Spelt Egg Pasta-Basic Recipe

fresh spelt egg pasta

White spelt flour makes beautiful spelt egg pasta. If you’ve never made fresh pasta before, relax; it’s really quite easy, especially if you use a good quality Italian pasta machine like the Imperia we use at our house.

The Imperia comes with a cutter for making fettuccine and fresh egg spaghetti. Other attachments are available for making other fresh pasta shapes. Once you’ve made your dough and rolled it with the machine, it’s not hard to cut thicker noodles like pappardelle with a knife as long as you’re careful to flour the rolled sheets well before you roll them so they don’t stick together. Be sure to try maltagliati, which are odd shapes like trapezoids and triangles that you cut by hand out of a flat sheet, too.

Spelt Egg Pasta

spelt egg pasta Prep Time: About 1 hour
4 to 6 servings



  • 2 ¼ cups/290 grams white spelt flour, more as needed
  • ¾ teaspoon/3 grams kosher salt
  • 2 whole large eggs
  • 3 egg yolks
  • 1 tablespoon extra-virgin olive oil, more as needed


  1. Put the white spelt flour and salt in a food processor with the metal blade and pulse a few times to mix.
  2. Add eggs, yolks and oil and process until the dough comes together. If dough looks dry, add another teaspoon olive oil. If dough looks wet, add a little spelt flour until dough is tacky and elastic.
  3. Turn the dough out on a clean work surface. Knead until very smooth.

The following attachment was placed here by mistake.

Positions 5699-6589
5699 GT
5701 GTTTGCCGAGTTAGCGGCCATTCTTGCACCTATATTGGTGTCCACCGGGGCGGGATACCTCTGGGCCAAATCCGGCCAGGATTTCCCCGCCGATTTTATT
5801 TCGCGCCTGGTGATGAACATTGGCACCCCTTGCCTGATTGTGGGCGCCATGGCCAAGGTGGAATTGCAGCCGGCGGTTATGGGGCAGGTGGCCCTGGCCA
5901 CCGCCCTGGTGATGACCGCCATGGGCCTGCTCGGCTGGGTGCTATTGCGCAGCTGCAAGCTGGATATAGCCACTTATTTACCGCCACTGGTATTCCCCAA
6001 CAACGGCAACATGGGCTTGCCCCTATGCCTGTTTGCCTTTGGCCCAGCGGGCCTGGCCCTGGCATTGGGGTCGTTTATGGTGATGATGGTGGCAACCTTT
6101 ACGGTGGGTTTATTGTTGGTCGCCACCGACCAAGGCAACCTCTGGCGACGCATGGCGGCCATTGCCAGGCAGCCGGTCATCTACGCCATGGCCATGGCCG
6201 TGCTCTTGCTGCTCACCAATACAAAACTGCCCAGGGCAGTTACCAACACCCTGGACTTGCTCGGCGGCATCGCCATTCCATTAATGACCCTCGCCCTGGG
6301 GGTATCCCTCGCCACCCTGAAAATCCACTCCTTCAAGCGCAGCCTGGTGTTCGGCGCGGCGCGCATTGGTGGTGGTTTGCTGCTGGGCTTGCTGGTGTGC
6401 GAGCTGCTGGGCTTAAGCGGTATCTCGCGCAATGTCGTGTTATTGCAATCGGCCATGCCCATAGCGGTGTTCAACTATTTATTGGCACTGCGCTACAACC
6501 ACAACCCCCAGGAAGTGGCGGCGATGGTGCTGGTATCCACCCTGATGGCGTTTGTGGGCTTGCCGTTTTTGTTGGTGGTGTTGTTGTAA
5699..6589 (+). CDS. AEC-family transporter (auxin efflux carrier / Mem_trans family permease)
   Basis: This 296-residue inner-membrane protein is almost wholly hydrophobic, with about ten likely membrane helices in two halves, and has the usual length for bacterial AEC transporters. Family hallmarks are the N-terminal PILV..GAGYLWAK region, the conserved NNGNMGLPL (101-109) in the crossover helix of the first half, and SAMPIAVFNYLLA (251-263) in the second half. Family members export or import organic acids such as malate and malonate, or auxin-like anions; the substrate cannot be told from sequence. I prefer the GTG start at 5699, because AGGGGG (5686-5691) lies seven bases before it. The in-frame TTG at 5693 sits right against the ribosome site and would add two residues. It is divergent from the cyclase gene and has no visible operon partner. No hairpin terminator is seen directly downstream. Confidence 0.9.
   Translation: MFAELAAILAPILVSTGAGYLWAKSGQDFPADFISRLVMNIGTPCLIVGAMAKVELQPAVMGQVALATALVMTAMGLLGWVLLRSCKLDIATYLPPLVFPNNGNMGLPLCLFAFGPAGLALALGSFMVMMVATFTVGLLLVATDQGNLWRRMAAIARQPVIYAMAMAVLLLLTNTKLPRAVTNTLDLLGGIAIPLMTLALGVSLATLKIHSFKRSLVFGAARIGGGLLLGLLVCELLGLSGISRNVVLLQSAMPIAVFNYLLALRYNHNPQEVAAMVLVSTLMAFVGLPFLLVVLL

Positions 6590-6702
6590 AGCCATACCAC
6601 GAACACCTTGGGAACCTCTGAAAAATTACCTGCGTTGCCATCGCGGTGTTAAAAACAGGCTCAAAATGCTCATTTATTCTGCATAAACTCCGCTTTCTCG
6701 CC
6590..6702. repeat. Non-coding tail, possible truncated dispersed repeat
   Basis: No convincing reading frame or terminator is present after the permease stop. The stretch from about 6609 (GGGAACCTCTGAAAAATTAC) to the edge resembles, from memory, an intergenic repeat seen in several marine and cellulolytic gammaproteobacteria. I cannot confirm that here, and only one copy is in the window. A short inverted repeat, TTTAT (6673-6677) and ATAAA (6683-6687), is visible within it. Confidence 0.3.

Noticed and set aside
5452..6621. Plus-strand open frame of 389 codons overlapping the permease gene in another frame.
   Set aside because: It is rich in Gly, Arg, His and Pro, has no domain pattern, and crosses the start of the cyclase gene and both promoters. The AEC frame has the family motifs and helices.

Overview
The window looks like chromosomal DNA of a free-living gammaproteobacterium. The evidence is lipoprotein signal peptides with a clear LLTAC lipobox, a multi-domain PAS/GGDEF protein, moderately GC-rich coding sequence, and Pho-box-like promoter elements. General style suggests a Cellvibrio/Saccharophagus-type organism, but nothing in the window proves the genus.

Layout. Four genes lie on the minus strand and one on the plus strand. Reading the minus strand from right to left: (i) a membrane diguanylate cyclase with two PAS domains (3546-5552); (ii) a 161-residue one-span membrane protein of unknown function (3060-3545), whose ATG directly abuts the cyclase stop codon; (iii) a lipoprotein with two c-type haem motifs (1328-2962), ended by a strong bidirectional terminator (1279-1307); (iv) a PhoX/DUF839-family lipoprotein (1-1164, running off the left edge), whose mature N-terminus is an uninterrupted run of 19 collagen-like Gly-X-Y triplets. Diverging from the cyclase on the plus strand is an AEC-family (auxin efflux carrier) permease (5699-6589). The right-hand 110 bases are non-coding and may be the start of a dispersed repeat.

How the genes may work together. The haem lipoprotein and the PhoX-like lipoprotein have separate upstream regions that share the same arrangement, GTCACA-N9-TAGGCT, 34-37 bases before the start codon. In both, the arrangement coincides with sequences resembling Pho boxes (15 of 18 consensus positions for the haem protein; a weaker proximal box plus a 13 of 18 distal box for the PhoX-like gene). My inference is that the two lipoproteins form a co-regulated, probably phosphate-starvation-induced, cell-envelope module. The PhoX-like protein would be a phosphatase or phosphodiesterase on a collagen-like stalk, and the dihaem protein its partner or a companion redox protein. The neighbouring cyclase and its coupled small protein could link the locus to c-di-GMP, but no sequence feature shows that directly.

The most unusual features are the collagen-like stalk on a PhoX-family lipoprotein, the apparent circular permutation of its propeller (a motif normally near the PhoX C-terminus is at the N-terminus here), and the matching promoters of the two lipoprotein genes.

4. Wrap the dough in plastic and let it rest on the counter. You can also put it into the refrigerator overnight.
  5. Cut dough into 4 pieces and keep them covered with plastic wrap or a dish towel. Roll one piece of dough out into a sheet with the pasta machine at the widest setting. Fold the sheet in thirds like a letter and pass it through the machine twice more at the widest setting.
  6. Reduce the setting by 1, and repeat rolling and folding the dough, passing it through the machine 2 or 3 times before going to the next setting. For pappardelle and fettuccine, stop rolling when the dough is about 1 or 2 settings wider than the thinnest one on your roller. When you are done rolling the pasta sheets, hang them on the drying rack until you’re ready to cut them.
  7. For pappardelle, flour a sheet of pasta, roll it carefully so it doesn’t stick, and cut 1-inch-wide strips with a sharp knife. Use the fettucine cutter on the pasta machine for fettucine. Dry the cut spelt egg pasta on a drying rack, or lay flat on a floured sheet tray. If you lay it flat, be sure to sprinkle it with more flour before putting more cut pasta on top of it.

Adapted from http://cooking.nytimes.com/recipes/1017391-fresh-egg-pasta

Author: Daniel Lieberman

Daniel Lieberman is a cook and writer living in the hills of Western Massachusetts. When he's not cooking he listens to opera and reads a lot.

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